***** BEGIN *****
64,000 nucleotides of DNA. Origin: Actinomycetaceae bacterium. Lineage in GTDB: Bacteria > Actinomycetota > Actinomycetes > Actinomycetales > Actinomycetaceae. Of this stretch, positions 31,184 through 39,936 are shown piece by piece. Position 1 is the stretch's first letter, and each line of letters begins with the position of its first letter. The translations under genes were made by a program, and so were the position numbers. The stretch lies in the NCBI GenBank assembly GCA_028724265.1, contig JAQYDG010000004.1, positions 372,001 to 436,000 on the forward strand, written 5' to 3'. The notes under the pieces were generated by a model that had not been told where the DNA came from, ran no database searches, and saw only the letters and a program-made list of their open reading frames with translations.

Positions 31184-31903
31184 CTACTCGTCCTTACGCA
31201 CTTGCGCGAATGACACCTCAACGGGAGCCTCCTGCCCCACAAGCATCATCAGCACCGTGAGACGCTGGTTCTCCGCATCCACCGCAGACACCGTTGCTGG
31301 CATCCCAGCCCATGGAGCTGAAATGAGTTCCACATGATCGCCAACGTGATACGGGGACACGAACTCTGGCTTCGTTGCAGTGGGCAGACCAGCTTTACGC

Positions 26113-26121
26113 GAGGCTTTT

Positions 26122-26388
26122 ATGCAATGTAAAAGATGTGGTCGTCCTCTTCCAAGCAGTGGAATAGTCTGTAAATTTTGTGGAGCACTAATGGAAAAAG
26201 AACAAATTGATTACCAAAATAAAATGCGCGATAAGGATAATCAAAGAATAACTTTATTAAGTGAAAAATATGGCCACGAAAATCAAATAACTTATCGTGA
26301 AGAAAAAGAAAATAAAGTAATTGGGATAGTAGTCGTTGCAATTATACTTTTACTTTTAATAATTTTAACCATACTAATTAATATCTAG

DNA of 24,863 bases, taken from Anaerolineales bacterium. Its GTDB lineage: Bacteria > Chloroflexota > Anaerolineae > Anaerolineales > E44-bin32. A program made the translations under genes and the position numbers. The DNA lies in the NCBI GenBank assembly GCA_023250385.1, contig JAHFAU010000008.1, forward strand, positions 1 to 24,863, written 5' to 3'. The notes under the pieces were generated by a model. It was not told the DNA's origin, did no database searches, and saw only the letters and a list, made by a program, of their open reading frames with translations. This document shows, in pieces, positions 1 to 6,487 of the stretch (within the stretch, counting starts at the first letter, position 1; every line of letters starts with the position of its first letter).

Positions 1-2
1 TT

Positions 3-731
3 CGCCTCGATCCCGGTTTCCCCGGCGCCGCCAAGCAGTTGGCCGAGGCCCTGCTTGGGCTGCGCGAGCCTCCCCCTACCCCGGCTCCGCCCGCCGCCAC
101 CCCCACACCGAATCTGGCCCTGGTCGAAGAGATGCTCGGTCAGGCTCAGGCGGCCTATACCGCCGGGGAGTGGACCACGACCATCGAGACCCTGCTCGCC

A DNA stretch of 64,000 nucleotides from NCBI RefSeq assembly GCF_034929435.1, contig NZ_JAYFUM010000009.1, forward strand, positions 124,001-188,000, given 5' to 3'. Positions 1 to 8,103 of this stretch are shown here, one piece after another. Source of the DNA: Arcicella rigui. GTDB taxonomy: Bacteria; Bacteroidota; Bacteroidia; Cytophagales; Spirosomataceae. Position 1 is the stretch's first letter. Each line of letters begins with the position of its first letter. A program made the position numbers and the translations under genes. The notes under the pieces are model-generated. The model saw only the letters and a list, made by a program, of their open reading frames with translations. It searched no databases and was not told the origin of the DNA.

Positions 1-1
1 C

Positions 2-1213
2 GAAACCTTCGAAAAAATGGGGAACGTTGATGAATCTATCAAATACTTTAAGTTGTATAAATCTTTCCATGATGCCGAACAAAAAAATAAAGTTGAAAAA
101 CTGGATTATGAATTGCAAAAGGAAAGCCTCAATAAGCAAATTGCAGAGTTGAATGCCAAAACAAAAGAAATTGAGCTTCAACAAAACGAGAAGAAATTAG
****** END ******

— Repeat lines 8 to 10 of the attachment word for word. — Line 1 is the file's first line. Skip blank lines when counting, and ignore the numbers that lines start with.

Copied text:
Positions 26122-26388
26122 ATGCAATGTAAAAGATGTGGTCGTCCTCTTCCAAGCAGTGGAATAGTCTGTAAATTTTGTGGAGCACTAATGGAAAAAG
26201 AACAAATTGATTACCAAAATAAAATGCGCGATAAGGATAATCAAAGAATAACTTTATTAAGTGAAAAATATGGCCACGAAAATCAAATAACTTATCGTGA